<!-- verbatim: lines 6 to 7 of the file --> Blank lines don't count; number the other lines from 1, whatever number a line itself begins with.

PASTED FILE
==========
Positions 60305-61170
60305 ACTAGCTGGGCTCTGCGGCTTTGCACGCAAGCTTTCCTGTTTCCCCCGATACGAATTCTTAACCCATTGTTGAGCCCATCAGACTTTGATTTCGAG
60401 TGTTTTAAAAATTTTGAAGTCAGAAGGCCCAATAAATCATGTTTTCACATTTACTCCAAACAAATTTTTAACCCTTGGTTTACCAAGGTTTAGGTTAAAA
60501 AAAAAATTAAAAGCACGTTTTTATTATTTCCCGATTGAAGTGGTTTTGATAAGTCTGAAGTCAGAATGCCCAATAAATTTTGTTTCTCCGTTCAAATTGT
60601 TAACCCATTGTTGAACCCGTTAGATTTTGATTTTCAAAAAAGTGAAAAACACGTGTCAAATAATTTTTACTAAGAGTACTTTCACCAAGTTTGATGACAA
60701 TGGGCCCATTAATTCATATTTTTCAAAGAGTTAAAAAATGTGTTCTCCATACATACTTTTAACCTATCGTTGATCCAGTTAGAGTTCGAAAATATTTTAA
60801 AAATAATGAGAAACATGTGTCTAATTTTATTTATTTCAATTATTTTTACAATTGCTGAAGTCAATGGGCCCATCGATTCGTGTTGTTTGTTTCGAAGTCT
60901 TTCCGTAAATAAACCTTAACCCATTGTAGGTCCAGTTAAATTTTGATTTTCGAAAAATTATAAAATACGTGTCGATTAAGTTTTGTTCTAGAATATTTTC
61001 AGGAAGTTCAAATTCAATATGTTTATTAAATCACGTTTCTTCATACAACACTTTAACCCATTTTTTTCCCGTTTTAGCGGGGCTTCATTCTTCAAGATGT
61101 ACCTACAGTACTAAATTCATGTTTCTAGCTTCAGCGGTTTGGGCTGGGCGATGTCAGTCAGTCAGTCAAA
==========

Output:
60701 TGGGCCCATTAATTCATATTTTTCAAAGAGTTAAAAAATGTGTTCTCCATACATACTTTTAACCTATCGTTGATCCAGTTAGAGTTCGAAAATATTTTAA
60801 AAATAATGAGAAACATGTGTCTAATTTTATTTATTTCAATTATTTTTACAATTGCTGAAGTCAATGGGCCCATCGATTCGTGTTGTTTGTTTCGAAGTCT